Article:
Image and Imperialism in the Ottoman Revolutionary Press, 1908-1911 / Edition 1

Image and Imperialism in the Ottoman Revolutionary Press, 1908-1911 / Edition 1

by Palmira Brummett
     
 

An illustrated work focusing on the ways in which satirical publications revealed evolution in Ottoman society.

Palmira Brummett provides a new vision, through the prism of 100 cartoons, of the confrontation between tradition and modernity, “Orient” and “Occident,” and rhetoric and reality. Taking a unique period in modern Middle

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Overview

An illustrated work focusing on the ways in which satirical publications revealed evolution in Ottoman society.

Palmira Brummett provides a new vision, through the prism of 100 cartoons, of the confrontation between tradition and modernity, “Orient” and “Occident,” and rhetoric and reality. Taking a unique period in modern Middle Eastern history, the Ottoman Constitutional Revolution of 1908, Brummett examines the Istanbul satirical press and artfully weaves the narrative and images of political, economic, and cultural transformation to create a new vision of the Middle East at the end of the empire.

This pioneering work of cultural history is drawn against the backgrounds of Ottoman-European relations and press history. It shows how Ottoman cartoonists merged the literary and artistic cultures of East and West through comparisons to the press production and art of Europe, India, Latin America, and the Middle East. In doing so, it intersects with the broader set of studies in European history, the implications of modernity, and the rhetorical uses of images.

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Product Details

ISBN-13:
9780791444641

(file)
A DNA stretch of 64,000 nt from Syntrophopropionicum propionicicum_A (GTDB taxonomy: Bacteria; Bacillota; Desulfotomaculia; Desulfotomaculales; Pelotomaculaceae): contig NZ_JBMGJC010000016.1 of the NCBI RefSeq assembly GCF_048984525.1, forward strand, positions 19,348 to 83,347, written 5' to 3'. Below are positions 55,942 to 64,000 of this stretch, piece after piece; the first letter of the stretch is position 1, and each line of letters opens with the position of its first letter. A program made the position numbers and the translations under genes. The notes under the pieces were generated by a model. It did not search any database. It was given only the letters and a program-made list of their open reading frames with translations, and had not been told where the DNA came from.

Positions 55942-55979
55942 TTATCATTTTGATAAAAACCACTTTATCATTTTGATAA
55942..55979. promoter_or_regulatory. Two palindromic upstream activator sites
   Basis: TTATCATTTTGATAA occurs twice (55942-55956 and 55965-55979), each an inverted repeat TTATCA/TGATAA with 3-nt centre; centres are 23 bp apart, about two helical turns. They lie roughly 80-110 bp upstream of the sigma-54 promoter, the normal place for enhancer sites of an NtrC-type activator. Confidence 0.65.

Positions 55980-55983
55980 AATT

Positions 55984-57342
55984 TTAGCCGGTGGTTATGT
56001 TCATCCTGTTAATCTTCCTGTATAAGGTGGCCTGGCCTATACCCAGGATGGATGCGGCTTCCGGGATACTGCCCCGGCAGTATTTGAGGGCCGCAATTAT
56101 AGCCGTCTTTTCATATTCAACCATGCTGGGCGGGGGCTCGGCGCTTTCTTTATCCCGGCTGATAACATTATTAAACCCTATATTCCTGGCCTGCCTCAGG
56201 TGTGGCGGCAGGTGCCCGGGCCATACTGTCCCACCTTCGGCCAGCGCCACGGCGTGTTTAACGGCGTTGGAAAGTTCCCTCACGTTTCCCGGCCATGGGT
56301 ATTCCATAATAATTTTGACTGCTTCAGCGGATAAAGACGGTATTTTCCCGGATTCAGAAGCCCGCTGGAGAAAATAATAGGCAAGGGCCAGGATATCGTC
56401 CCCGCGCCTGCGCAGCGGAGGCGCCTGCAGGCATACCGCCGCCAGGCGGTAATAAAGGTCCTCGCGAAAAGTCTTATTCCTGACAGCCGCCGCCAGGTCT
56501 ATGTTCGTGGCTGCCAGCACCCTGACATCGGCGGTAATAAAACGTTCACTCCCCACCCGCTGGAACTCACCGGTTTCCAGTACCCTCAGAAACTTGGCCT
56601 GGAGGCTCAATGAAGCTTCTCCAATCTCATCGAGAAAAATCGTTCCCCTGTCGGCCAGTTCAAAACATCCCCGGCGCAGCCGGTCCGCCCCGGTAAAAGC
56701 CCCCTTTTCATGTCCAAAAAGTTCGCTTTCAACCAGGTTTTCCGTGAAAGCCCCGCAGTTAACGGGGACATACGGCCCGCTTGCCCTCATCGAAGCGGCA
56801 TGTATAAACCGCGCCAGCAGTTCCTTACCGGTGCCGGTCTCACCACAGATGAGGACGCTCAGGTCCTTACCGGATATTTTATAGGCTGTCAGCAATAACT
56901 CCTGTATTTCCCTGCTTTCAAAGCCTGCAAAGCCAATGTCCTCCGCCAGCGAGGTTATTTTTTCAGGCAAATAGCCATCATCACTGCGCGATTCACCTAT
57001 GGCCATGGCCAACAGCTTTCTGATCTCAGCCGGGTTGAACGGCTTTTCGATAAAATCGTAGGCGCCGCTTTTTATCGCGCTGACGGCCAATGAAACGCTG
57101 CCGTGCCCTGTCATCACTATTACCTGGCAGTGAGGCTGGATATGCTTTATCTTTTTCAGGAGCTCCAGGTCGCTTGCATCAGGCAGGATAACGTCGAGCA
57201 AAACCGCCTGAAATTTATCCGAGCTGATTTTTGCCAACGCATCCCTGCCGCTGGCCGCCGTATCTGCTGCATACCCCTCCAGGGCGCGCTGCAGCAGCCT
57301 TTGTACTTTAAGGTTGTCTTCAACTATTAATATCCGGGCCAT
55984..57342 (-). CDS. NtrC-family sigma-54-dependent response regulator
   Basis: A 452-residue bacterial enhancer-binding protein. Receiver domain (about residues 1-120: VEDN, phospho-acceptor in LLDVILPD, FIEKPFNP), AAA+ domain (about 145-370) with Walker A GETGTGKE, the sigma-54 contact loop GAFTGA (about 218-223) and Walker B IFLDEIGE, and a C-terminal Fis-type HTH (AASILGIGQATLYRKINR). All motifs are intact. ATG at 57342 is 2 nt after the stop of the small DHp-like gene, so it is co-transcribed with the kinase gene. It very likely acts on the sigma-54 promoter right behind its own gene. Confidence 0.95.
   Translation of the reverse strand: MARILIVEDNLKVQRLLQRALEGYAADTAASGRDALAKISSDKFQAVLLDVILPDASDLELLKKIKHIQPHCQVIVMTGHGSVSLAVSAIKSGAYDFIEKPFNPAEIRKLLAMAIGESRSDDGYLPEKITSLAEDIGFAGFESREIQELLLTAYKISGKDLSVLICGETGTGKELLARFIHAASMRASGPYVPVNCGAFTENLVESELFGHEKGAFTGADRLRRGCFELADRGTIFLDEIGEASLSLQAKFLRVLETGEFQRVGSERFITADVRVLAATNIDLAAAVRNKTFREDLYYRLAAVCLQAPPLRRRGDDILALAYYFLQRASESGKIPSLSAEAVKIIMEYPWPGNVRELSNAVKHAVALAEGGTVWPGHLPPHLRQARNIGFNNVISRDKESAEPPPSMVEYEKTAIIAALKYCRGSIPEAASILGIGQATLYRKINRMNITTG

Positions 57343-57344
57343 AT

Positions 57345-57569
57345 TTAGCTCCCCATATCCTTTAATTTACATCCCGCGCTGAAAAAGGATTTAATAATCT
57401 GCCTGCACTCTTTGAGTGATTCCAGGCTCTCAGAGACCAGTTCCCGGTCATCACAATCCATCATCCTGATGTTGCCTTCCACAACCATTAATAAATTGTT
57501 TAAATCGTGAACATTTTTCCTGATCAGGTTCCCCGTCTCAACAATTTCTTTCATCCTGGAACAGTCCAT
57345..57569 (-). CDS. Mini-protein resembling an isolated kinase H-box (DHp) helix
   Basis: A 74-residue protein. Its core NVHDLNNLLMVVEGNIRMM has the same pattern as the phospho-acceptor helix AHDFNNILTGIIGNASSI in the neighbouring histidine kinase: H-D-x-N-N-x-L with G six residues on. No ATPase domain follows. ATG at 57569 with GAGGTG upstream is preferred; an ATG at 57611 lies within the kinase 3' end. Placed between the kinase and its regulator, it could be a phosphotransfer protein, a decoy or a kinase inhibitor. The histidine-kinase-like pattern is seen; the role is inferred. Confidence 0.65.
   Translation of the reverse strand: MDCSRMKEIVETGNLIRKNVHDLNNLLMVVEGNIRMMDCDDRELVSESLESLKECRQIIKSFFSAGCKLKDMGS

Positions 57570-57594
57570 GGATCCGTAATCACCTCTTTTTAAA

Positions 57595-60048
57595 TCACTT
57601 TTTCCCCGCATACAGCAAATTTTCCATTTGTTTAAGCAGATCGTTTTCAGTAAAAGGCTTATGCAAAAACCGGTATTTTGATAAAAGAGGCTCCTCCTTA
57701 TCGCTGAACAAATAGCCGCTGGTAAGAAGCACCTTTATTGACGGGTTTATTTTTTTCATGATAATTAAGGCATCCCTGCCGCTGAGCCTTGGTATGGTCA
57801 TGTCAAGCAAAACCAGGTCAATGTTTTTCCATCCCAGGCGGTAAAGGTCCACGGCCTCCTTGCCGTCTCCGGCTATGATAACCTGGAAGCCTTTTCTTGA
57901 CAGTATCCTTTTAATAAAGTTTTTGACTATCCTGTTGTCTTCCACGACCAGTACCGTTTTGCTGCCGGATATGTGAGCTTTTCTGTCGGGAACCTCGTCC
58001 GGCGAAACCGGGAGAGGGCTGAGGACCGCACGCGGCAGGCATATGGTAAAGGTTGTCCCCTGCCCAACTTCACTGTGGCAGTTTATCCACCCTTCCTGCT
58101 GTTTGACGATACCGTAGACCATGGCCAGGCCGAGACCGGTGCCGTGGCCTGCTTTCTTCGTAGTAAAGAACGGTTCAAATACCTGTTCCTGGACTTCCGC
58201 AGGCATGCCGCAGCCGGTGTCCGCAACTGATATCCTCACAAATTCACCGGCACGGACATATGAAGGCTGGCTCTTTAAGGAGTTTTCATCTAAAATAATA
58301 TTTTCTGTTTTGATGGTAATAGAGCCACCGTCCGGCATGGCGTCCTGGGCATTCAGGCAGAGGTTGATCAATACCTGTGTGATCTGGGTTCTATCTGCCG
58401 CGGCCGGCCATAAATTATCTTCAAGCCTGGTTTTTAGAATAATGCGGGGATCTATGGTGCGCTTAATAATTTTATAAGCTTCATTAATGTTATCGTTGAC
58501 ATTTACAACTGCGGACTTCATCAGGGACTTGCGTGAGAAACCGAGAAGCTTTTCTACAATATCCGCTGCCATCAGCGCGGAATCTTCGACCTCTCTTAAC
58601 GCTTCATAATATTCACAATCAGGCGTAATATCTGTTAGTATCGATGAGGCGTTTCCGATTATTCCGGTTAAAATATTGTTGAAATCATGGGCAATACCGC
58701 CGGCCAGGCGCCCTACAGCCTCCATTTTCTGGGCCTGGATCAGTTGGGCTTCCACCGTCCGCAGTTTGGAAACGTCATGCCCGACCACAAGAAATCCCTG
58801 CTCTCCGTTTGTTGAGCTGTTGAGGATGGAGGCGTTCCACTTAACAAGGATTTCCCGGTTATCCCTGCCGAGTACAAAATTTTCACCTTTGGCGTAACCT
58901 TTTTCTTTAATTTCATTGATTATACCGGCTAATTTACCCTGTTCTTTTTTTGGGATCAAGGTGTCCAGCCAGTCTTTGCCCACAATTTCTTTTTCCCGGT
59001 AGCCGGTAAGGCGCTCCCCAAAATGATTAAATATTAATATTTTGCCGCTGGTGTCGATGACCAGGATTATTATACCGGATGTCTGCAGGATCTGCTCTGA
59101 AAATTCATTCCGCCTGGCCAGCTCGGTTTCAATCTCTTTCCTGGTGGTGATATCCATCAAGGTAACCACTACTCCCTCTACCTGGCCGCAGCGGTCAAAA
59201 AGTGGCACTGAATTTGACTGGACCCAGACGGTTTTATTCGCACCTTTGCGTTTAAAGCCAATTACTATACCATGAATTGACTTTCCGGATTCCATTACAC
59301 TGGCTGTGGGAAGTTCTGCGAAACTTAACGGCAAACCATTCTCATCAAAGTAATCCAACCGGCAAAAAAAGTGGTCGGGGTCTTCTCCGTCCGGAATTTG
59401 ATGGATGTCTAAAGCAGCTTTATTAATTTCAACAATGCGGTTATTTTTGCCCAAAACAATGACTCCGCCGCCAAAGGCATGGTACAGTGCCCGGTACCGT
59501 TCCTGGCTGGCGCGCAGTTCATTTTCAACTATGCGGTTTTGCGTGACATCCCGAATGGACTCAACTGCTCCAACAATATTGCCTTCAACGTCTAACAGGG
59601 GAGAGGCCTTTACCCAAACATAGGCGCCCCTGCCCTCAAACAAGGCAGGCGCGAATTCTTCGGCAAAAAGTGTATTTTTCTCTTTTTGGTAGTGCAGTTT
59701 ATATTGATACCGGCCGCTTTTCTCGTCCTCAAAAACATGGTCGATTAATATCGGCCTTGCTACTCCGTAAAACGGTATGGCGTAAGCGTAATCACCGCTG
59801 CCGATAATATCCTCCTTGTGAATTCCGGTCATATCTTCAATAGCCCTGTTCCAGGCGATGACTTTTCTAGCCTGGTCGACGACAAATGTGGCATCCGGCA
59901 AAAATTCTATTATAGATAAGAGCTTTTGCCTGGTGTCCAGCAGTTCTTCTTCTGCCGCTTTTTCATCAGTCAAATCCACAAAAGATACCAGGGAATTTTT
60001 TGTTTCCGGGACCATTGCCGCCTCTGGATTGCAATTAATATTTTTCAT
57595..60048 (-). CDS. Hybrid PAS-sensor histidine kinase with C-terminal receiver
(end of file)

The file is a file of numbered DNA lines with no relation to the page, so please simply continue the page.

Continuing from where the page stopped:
Publisher:
State University of New York Press
Publication date:
03/28/2000
Series:
SUNY series in the Social and Economic History of the Middle East Series
Edition description:
New Edition
Pages:
470
Product dimensions:
5.90(w) x 8.93(h) x 1.03(d)

Meet the Author

Table of Contents

List of Illustrations

Acknowledgments

Dating

On Translating Cartoons

A Note on Transliteration

I
Introduction

a. Historical Background

b. Method

II
Publishing, Format, Images, and Readers

III
The Voice and Image of the Public, and Its Targets

IV
Revolutionary Exemplars: France and Iran

V
The Comic Sovereign: The Satirical Critique of Authority

VI
The Comic Aggressor: The Critique of European Political and Economic Hegemony

VII
The Comic Culture: The Critique of Society, Culture, and European Influence

VIII
Fashion Satire and the Honor of the Nation

IX
Dogs, Crime, Women, Cholera, and Other Menaces in the Streets

X
Technology, Transport, and the "Modern" Street

XI
Conclusion: Revolutionary Options, Satiric Imagery, and the Historiographic Frame

Appendices

Appendix 1. List of Gazettes

Appendix 2. Price and Post

Appendix 3. Location of Publishers

Notes

Bibliography

Index

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